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“I Don’t Trust Facebook”, Lawmakers Express Distrust


Facebook experienced a very gruesome and disappointing Senate session with lawmakers today after a 2-hour grilling between David Marcus, Libra’s CEO and a group of Senators about Facebook’s proposed cryptocurrency project.

The Dirty Past Of Facebook Came Back Around

Lawmakers made a grand entry into the “sea of questions” already awaiting Libra’s implementation and expressed concerns about the project’s feasibility. Much was not to be said about the possibility of a big tech company like Facebook creating a cryptocurrency, however, questions arose from Facebook’s capabilities to handle issues of user data and privacy.

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Facebook’s standing history of privacy disruption and data misappropriation were used to nail the project to the cross of humiliation as David had to endure embarrassing sessions of questions which made a complete fool of both him and Facebook.

Senators Took Total Control

Senators were the ones to ride the turbulence. Questioning Libra’s mission in a variety of aspects including data and privacy policies, funds management, Tax evasion, and money laundering prevention, organizational leadership, and the simple fact of whether Facebook was still maintaining its stance as a company or if Facebook was becoming a country!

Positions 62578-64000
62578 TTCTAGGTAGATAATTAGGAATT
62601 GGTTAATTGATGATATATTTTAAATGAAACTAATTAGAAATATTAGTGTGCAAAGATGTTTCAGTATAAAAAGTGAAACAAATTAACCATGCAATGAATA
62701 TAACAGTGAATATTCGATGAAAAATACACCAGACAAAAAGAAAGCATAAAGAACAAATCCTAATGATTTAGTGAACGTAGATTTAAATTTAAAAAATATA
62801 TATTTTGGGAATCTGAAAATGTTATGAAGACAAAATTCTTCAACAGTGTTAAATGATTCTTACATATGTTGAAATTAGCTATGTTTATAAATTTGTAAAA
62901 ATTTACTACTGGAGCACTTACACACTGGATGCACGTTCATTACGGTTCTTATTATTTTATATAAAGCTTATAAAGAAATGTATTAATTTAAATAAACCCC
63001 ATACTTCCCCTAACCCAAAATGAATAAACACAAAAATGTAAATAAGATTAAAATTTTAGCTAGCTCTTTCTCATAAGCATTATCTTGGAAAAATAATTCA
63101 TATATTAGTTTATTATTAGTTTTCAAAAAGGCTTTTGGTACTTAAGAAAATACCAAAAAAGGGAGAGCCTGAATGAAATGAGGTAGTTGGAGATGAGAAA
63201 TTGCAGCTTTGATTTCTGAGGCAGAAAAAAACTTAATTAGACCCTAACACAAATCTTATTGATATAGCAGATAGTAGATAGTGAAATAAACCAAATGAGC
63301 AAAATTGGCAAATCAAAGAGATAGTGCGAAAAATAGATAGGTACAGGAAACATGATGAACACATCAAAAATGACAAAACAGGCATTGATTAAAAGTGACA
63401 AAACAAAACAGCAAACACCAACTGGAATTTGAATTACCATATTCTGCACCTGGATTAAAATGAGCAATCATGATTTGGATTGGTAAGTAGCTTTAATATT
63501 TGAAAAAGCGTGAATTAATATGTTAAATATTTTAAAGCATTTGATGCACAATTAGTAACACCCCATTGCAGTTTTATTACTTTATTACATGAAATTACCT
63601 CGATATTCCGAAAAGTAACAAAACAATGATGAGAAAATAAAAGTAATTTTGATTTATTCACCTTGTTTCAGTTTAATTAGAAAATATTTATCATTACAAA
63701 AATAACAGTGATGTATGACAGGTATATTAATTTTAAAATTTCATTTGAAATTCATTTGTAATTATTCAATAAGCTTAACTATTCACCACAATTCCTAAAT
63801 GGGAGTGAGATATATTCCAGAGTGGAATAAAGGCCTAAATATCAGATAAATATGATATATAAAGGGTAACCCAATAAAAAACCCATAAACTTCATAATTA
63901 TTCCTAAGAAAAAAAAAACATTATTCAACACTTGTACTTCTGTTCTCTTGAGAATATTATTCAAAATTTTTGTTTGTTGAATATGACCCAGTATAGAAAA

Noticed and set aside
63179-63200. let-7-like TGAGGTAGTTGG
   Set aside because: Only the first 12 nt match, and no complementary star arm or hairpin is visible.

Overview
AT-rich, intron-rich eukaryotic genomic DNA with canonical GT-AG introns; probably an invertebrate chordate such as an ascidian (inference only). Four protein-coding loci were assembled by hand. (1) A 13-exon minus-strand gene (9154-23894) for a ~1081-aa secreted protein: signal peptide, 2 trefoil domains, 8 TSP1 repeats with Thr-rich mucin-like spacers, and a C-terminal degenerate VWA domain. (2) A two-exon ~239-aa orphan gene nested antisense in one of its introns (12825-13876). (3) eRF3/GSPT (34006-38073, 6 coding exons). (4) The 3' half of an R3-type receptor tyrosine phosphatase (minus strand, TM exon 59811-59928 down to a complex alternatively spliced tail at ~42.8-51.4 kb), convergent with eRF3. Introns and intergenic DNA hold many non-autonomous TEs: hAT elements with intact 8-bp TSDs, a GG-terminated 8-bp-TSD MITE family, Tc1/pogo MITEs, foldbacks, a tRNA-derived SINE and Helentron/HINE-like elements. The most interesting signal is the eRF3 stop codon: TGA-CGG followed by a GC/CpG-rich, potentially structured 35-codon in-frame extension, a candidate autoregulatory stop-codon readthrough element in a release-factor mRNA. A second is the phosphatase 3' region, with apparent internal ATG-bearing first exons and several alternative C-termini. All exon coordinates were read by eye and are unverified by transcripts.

Simply put, Libra would have failed if today’s hearing was to be used to conclude about its future and implementation.

We Cannot Trust You- Lawmakers

Lawmakers, including Republican John Kennedy, showed concerns about the Association banning individuals who hold certain political views, while N.J. Sen. Bob Menendez showed up to the hearing with a list of reasons why Facebook shouldn’t be trusted.

However, Marcus was brief in his remarks responding to allegations of Facebook’s privacy scandals and ties to Russian interference into the 2016 election, noting only that the firm had made mistakes in the past but has since invested in a number of programs to fix those problems.

“It’s pretty hard to trust you with a worldwide currency that you are setting up in Switzerland,” retorted Senator Brown. “You’re the only one with 2 billion people.”

Incomplete Work Expressed In Libra

Pointing at the fact that Libra proposed a corporation big enough to facilitate coalition between the various parties involved in the arrangements, Senator Tina Smith said,

“It seems possible in any board, in any group of humans, people develop coalitions,” said Sen. Tina Smith. “It seems to me there’s a big question on how every voice is going to be heard in this incredibly powerful association headquartered in Switzerland. Is this going to be like a corporate board? How will you handle conflicts of interest?”

In response to this, David Marcus stipulated that Libra’s whitepaper was made public early enough for this very reason. To gather some useful feedback as there are still much to be put in place before the launch date.



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